Janssen Asks EMA to Approve Oral Ponesimod to Treat Relapsing MS

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by Marisa Wexler MS |

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Zeposia before EMA

Janssen has submitted an application to the European Medicines Agency (EMA) asking that ponesimod be approved as an oral treatment for adults with relapsing multiple sclerosis (MS) in the European Union.

Ponesimod (formerly ACT-128800) is an experimental treatment that targets the sphingosine-1-phosphate receptor 1 (S1P1), and reportedly with high selectivity. In doing so, it works to ‘trap’ immune cells in lymph nodes, limiting the damage they can do to the nervous system.

The MS therapies Gilenya (fingolimod) and Mayzent (siponimod), both of which are already approved in Europe, are also S1P1 receptor modulators, working through a similar mechanism of action.

The company’s Marketing Authorisation Application for ponesimod is based on data from the Phase 3 clinical trial OPTIMUM (NCT02425644). In this trial, 1,133 people with relapsing-remitting MS (RRMS) or active secondary progressive MS  (SPMS) were randomly assigned to either ponesimod at 20 mg or Aubagio (teriflunomide) at 14 mg, both taken by mouth once a day for two years (108 weeks).

Aubagio, by Sanofi, is an approved first-line therapy for MS. Like ponesimod, it works by reducing the activity of the immune system, albeit through different mechanisms.

Topline results from OPTIMUM showed that the annualized relapse rate (ARR) was significantly reduced by 30.5% with ponesimod, as compared to Aubagio, treatment — on average, 0.202 relapses per year in the ponesimod group and 0.290 among those given Aubagio.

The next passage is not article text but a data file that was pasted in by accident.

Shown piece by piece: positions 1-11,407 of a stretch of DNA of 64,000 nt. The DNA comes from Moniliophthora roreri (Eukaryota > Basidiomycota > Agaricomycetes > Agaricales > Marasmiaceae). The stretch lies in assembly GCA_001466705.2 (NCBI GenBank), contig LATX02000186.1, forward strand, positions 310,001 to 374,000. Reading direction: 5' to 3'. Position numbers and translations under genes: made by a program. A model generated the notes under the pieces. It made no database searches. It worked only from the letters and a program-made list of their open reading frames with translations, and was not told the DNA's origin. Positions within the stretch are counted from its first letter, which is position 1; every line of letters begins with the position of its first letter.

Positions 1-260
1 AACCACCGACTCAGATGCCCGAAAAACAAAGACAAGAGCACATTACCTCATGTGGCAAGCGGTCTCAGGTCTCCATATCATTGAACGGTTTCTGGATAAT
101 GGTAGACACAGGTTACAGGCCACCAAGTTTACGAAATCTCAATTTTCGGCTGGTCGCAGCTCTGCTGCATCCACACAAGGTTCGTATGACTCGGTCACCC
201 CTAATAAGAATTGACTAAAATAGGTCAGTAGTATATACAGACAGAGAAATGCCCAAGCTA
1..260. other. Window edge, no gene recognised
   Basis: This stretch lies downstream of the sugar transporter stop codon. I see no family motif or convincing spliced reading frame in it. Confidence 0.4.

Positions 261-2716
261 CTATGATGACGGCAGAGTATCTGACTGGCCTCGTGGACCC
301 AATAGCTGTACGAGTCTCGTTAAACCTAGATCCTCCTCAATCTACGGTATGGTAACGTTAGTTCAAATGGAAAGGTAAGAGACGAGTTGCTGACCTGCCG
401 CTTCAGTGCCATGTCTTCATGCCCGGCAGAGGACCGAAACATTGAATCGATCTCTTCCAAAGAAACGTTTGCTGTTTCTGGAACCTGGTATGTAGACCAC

A significant reduction (56%) in the number of new active, inflammatory brain lesions visible on a magnetic resonance imaging (MRI) scan was also seen with ponesimod treatment, as compared to Aubagio. There was also a trend towards lesser disability progression with ponesimod, but this did not reach statistical significance.

Ponesimod did lead to a statistically significant reduction in reported fatigue relative to Aubagio.

“Fatigue remains a challenging, yet invisible, symptom among those living with MS. We are encouraged by the results ponesimod shows in alleviating this symptom, as well as the reduction in new inflammatory lesions and disability accumulation,” Husseini Manji, MD, FRCPC, the Global Therapeutic Area head for Neuroscience at Janssen Research & Development, said in a press release.

“We look forward to collaborating closely with the EMA as the application process progresses,” Manji added.

Ponesimod’s safety was consistent with the that reported in previous trials, and with the known safety profile of other S1P receptor modulators.

“More than 2.3 million people worldwide live with MS — including 700,000 in Europe alone — and of this population, approximately 85 percent are initially diagnosed with relapsing MS. This submission is an important milestone as we work to bring a new treatment option to those living with relapsing forms of MS,” Mathai Mammen, MD, PhD, the global head of Janssen Research & Development, concluded.

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